The forecast for Saturday was unsettled with showers so to be greeted with clear blue sky and a light westerly wind seemed like a lottery win. With Jeremy and Dave we quickly backtracked to the previous days finish line at Greystoke for our assault on the hills. All agreed at breakfast to take it steady as we had a testing day ahead so it looked rather strange to see me shoot off unannounced at full tilt. In reality a local on a road bike had passed our start point and I saw something drop from his bike, it was a bunch of keys and despite my shouting he did not respond so after picking them up I was forced to chase him and he took some reeling in much to the amusement to my team mates.
After an hour on the road to warm the legs Jeremy announced we were approaching the start of the Hartside climb, we passed several other groups on the way up and all seemed remarkably cheerfull, the climb was not steep but a steady incline all the way up. The last leg of the climb was on the main A686 and as the legs felt good we increased our pace on a lovely rolling surface, I had in my mind mind I was going to attack Contador on that final ascent and as he was overhauled I even had time to give Cav a beating in the final sprint to the Cafe car park.
The top of Hartside is a busy place, the cafe doing a roaring trade with all manner of cyclists refuelling and waiting their turn for the photo call next to the signpost to record their moment, hats off to to mountain bikers who take an alternative steep course to the top. After coffee and cake we pushed on to Leadgate, the very steep descents into Carrigill and Nenthead followed by the inevitable climbs before pausing for lunch in Allenheads.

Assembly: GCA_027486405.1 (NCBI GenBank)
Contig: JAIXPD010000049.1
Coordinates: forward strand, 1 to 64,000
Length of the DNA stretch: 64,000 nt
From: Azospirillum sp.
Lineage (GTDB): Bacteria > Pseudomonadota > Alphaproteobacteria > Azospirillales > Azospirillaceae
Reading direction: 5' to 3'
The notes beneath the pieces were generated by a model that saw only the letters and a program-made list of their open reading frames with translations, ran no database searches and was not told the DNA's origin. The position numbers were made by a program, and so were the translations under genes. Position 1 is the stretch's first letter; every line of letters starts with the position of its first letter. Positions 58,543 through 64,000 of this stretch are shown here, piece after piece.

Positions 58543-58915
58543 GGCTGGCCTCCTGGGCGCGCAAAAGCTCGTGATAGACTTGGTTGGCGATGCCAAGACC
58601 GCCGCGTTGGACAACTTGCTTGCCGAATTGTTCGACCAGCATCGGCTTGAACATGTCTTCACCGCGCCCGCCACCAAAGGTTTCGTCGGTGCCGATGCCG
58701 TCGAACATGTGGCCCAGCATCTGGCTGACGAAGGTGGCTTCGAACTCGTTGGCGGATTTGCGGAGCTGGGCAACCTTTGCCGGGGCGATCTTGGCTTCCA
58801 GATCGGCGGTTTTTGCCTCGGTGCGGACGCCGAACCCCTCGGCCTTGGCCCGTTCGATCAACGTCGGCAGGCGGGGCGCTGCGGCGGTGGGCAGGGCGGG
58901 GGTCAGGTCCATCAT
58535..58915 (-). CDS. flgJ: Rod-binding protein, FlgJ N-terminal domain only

The lesson that soon becomes obvious on this ride is that for every thrilling descent there is an equally testing ascent as a sort of punishment so it was no surprise to start the afternoon with a climb out of Allenheads. Through Rookhope and Stanhope and yes another hill, Crawleyside Bank, the very name suggests pain is not very far away but as Jeremy shouts that this is last big climb the gradient doesn’t seem so bad. At the top we are to join the Waskerly Way but a quick change of plan as the entrance it still blocked by snow, another couple of miles on the road and we then join the dedicated cycle path.
The rest of the ride is downhill to Castleside and our bed and breakfast for Saturday night. The landlady opens the door as we walk up the drive and directs us to the secure garage for bike storage, this is a really slick operation as the majority of her guests are Coast to Coast travellers. The B and B is mid way between two pubs, The Fleece for a couple of pints and then to The Smelters for a good meal. So after a shower and a couple of ales its food time and thats when it began to go wrong. I do want this to seem like a review for Tripadvisor but being from the pricey South of England I was a bit bemused to see main course at £5.50 thinking at that price it would be quite a small portion so in order to satisfy my hunger I went for the £3 garlic mushroom starter as well. Big mistake, the large dinner plate that came out was filled with mushrooms and accompanied by salad and garlic bread, enough for all our party. The main course described as sausage and Yorkshire pudding with chips which translated to a Yorkshire pudding the size of a dinner plate into which four large sausages, onions, chips were placed and then filled with gravy. It was absolutely was enormous, real comfort food and just what was needed after a hard day in the saddle but the size of the portions represented our only crushing defeat of the weekend.
As we waddled back to the B + B the rain started, the forecast for the last day was not good.